Exercise for seniors: how to live longer and stronger
Living an active life as we age is incredibly important for our mental and physical wellbeing. Find out the best ways to stay fit and well during your senior years.
Health Agenda magazine
Australians are living longer – we enjoy one of the highest life expectancies in the world of 82.5 years overall, according to the Australian Institute of Health and Welfare (AIHW). That ranks Australia fifth among 35 developed countries.
Our life expectancy has been increasing steadily. A boy born in 2014–16 can expect to live to the age of 80.4 years and a girl to 84.6 years compared to 47.2 and 50.8 years, respectively, in 1881–90.
It’s estimated there will be 12,000 centenarians in Australia by 2020 and 50,000 by 2050. The number of centenarians worldwide is estimated to increase 15-fold to 2.2 million by 2050.
Exercise is one of the most important ways to ensure you live a longer, healthier life. And not just for the physiological benefits. Exercise can help you have a better quality of life and maintain social connections.
Keeping healthy and active
For seniors, exercise can have a positive impact on your future health, reducing your risk of chronic disease, mental health problems and falls. It can even extend your life expectancy.
Australian guidelines recommend adults aged over 65 aim for at least 30 minutes of moderate-intensity physical activity like walking or swimming on most days.
As you get older, bone density and muscle mass start to decline, as does your metabolism. So you might find you have to put in extra effort, or exercise in a different way, to get the same benefits you did in your younger days.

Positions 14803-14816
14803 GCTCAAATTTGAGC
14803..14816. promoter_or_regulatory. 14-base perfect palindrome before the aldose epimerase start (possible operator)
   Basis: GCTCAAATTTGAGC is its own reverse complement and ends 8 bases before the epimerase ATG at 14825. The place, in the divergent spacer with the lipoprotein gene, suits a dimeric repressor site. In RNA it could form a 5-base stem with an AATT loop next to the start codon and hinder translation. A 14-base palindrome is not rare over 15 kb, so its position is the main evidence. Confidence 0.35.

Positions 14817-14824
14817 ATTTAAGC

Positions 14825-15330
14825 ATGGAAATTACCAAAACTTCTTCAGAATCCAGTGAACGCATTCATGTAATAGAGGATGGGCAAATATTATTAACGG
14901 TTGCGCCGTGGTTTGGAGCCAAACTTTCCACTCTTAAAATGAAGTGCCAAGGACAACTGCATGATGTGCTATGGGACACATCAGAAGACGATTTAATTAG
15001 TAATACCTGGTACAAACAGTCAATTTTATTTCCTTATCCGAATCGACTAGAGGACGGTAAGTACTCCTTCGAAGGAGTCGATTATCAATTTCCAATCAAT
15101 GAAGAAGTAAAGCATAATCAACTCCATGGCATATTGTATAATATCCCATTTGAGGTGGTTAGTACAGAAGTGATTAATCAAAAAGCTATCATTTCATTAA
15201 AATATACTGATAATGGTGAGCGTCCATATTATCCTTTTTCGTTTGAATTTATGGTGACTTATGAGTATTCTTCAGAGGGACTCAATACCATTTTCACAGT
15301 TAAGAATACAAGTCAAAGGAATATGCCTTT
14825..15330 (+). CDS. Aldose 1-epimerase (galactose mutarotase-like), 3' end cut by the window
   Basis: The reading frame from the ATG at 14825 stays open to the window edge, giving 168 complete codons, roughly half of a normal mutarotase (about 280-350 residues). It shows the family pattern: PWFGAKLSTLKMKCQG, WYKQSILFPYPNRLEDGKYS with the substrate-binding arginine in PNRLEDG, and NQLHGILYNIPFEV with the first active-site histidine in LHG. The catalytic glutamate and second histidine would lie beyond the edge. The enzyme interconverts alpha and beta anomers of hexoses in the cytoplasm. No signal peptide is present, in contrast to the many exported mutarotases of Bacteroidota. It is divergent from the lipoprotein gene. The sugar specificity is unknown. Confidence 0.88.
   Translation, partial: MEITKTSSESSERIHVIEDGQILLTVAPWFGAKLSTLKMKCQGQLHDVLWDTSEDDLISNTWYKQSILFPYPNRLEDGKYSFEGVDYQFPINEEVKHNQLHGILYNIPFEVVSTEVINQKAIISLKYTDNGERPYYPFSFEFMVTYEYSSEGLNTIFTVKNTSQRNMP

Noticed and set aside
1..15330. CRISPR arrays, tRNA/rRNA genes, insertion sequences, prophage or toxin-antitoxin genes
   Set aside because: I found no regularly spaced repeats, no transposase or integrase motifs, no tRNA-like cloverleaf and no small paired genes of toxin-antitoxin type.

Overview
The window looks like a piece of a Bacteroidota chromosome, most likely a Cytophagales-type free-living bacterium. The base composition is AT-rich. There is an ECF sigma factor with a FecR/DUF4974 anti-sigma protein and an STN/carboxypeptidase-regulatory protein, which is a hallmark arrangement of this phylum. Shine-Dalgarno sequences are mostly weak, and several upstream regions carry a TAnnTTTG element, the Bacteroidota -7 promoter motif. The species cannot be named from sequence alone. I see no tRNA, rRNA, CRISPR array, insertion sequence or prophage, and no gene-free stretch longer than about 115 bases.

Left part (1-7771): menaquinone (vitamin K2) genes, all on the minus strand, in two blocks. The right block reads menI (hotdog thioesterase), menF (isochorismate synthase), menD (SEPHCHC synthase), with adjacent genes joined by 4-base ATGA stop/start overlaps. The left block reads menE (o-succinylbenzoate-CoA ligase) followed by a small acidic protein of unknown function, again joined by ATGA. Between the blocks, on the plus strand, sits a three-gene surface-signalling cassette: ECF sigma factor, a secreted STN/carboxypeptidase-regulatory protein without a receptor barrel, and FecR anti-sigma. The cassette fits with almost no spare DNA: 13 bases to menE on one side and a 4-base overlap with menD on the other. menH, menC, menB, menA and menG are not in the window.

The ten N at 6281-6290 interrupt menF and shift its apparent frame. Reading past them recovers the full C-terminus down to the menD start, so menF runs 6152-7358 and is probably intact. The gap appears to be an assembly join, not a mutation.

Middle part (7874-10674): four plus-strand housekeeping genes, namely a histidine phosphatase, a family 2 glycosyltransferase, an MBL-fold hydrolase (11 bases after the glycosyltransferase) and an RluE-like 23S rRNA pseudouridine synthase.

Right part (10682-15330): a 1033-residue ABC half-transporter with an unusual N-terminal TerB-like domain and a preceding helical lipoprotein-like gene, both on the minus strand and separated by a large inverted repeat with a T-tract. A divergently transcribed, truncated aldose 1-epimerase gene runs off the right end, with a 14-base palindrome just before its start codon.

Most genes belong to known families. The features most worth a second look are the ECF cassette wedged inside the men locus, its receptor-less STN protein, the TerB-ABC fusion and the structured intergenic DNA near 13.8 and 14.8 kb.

Darrell Murphey, 85, is a fit and trim retired farmer, but being active wasn’t always on his radar. In 2012 he decided: “I’ve got to get up and about”.
He started with short regular walks, only reaching around 100m before he had to stop. He gradually increased the distance until he was walking 4km. By the end of the year he decided to sign up for some strength training at the local gym and he hasn’t looked back.
“You need to be organised and get a professional program,” he explains. “It’s no good just walking or doing weights. You need to make sure you’re moving forward, and if you’re not organised you can hurt yourself.”
Murphey has recently been through serious health issues, but he credits his fitness regimen to helping him recover from 2 major surgeries. He says his success comes down to having a routine to stick to.
Studies show the benefits of group fitness include better motivation, increased effort and maintaining social connections. For some people, the idea of joining a gym can feel daunting, but doing it with friends might help with motivation and has social as well as physical benefits. If gyms aren’t your thing, try group activities, professional programs, or go for a bushwalk.
Many councils have a host of activities for seniors. In any given week, seniors are getting involved in, as well as being transported to and from, a range of activities, such as outdoor walking groups, chair yoga, meditation and singing groups. You’ll also find brain-training sessions and ‘exergaming’, which is a mix of low-impact exercise and games using an Xbox.
To find out what’s on offer in your area, jump online, phone or visit your local council or pick up a brochure from your local library.
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